Now I know what some of you are thinking. You think he was not successful in killing many deer because a 30-30 is an anemic outdated cartridge. The 30-30 is certainly a cartridge that has been greatly praised and greatly criticized. I have read accounts of 30-30’s harvesting moose, and I have also read of people saying it is not fit to take a coyote at 60 yards. I certainly would not advise the 30-30 for moose! Apparently some Canadians are just that crazy. As for the coyote, I have personally taken a 110 pound doe at 75 yards with my 30-30 with the greatest of ease. Whether moose or whitetail doe the most important key to success hinges on 3 things they are shot placement, shot placement, and err uhh shot placement. The 30-30 is an excellent cartridge fit for up to deer and black bear sized game out to about 150 yards. When kept within its capabilities the 30-30 serves admirably. My problem was finding deer that walked out within the 125 yards I was confident of reaching with my iron sighted Springfield 30-30.

While studying my beloved 30-30 on ballistics tables I discovered other cartridges. Then one Christmas my dad got me an M1 Garand, so I started cutting my teeth on the mighty 30-06. I started talking to other shooters and hunters about their favorite calibers and how they performed. I also started learning about all things rifles. I learned about different actions, companies, cartridges, constructions, and configurations. I began learning about optics and how they worked. I also learned about a process called reloading where a shooter can make ammunition to his specifications and needs. I came to the conclusion there was much more to rifles that I wanted to learn.

By the time I graduated high school I had saved enough money and done enough research I felt I could purchase another rifle. I bought a Remington 700 BDL stainless in 30-06 from my uncle. This rifle was the first rifle I accurized. It was my first 30-06 bolt action, my first scoped rifle, my first trigger job, and the first rifle cartridge I learned to reload. I still own both of these rifles. They have both served me extremely well. I have since collected more and more rifles through the years. The 30-30 served as my 30 caliber gateway drug, I jumped from it to the 30-06, added a 308 to the mix and have owned and loaded both the 300 WSM and 300 win mag.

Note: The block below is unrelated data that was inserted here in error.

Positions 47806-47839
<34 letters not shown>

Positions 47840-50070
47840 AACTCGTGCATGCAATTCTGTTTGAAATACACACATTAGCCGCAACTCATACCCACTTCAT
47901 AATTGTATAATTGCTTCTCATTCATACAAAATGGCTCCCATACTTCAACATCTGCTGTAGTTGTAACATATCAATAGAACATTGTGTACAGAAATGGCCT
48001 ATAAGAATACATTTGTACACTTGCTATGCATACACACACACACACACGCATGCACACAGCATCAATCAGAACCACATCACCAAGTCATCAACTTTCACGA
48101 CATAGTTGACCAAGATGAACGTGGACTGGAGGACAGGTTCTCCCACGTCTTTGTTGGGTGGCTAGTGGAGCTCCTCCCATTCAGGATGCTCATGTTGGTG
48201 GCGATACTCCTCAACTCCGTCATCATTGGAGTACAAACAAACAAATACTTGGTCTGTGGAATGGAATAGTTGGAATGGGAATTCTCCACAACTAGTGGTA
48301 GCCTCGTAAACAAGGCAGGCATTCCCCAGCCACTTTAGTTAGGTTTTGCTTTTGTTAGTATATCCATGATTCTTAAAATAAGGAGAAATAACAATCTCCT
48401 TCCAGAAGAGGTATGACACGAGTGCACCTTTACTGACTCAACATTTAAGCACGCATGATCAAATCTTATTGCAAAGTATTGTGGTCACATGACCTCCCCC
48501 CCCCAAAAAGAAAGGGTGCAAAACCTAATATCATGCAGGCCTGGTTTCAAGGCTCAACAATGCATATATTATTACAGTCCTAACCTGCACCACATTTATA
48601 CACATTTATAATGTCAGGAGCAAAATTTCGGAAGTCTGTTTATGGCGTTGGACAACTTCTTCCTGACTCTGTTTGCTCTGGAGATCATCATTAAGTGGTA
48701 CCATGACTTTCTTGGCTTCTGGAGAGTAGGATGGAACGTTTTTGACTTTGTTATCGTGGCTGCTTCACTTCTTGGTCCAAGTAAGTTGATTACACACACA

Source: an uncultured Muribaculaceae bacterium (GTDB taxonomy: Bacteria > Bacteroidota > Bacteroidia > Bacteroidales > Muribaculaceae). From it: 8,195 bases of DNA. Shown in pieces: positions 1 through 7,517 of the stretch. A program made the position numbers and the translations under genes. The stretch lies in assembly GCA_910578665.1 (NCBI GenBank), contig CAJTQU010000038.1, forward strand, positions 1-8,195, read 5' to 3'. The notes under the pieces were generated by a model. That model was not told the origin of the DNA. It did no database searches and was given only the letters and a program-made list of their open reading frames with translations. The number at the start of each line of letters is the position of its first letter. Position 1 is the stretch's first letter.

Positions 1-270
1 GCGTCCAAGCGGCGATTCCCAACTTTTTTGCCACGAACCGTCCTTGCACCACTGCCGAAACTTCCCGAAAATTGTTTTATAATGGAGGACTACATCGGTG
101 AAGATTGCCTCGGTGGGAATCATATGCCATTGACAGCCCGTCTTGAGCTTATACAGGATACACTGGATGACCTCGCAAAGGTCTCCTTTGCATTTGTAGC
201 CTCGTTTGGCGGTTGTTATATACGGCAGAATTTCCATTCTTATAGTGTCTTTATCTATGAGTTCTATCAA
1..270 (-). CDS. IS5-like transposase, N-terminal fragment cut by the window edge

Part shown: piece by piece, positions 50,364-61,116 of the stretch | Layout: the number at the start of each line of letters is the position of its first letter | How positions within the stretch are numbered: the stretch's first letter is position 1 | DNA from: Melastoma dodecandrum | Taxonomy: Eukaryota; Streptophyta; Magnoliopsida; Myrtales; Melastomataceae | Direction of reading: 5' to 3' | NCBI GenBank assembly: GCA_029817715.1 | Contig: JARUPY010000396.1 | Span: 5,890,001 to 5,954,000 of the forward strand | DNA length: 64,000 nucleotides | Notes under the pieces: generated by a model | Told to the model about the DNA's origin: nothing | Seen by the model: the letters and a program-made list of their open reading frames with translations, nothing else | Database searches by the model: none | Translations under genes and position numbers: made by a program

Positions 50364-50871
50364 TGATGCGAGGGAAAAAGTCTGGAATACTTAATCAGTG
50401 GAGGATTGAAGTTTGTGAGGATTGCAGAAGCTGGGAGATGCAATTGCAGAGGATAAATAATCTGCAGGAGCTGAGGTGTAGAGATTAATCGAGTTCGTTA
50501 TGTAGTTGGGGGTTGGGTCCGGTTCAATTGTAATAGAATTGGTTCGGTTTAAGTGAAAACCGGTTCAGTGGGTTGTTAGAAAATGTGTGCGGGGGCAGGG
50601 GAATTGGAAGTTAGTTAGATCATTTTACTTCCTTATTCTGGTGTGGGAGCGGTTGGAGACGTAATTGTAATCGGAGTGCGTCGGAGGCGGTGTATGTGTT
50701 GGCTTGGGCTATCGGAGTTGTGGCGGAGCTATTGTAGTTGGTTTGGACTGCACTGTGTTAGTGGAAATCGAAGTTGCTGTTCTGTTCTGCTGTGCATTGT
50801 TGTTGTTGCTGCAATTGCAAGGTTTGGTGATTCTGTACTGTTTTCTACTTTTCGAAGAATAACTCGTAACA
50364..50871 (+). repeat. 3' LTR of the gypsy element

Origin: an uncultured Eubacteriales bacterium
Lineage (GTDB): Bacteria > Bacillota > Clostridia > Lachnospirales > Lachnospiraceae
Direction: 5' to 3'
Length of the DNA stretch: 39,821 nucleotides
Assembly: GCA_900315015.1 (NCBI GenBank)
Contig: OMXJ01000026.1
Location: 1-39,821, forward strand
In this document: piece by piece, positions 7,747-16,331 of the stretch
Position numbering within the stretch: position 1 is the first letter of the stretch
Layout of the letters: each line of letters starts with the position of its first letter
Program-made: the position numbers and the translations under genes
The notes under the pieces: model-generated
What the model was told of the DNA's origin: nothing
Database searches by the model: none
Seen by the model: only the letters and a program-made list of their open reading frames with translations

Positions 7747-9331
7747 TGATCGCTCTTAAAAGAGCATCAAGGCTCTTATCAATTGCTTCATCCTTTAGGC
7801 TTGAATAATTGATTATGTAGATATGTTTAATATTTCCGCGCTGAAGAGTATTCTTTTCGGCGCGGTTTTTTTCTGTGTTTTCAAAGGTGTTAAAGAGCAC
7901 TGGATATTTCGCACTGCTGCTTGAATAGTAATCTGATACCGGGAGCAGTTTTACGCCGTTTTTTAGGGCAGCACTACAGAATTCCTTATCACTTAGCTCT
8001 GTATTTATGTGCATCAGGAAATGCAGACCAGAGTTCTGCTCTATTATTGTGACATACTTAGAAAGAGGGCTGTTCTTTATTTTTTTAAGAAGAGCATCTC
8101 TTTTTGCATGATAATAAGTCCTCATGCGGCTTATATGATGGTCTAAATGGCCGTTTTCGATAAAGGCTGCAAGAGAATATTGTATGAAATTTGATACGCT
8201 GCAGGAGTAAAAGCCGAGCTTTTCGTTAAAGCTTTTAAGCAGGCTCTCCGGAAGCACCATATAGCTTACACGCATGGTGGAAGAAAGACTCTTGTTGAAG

My first rifle served as a spark to kindle a love of shooting and knowledge of rifles and cartridges. It has become an old friend to me. It has never failed to do anything I asked of it. It served to make me go research and find what rifles, configurations, and cartridges served my purposes best. I believe in choosing a rifle one must first take into consideration the purposes for which the rifle will be employed. Someone living in Oklahoma shooting paper and ground squirrels would most likely find my 30 caliber choices a bit much. Someone shooting long range matches may desire a cartridge more ballistically efficient than the calibers discussed here, say something 7mm, 6.5mm, 6mm or something else entirely. Also a shooter’s preference comes into play. A quick handy lever gun may be exactly what the shooter wants. Another may prefer an autoloader or a single shot. These reasons are why the rifle holds such mystique with me. It is a weapon of high velocity and power that can deliver rounds with accuracy over distance that can be tailored to the shooter’s preferences and purposes.

If I had the whole experience to do again I would still want my Springfield 840 30-30. At the time my father got it for me it served my purposes and it was the type of action I wanted. To this day I can still count on it to do everything I need it to do within its capabilities. The rifle made the perfect rifle for a youngster to learn on and continue his shooting education. If you are in the market for your first rifle do yourself the favor of determining what rifle and cartridge combination would best suit your needs. Buying a rifle just because you like it or like the cartridge is never a bad idea in my opinion. If you like your rifle then you are more apt to take the time to learn to shoot it well, care for it, and understand how it works. You too may find your first rifle sparks a chain of learning and rifle collecting, or you may find you never buy another one because your choice serves you so well there is no need for another. I hope this is helpful and if not maybe it at least made a good story. Happy shooting and stay safe.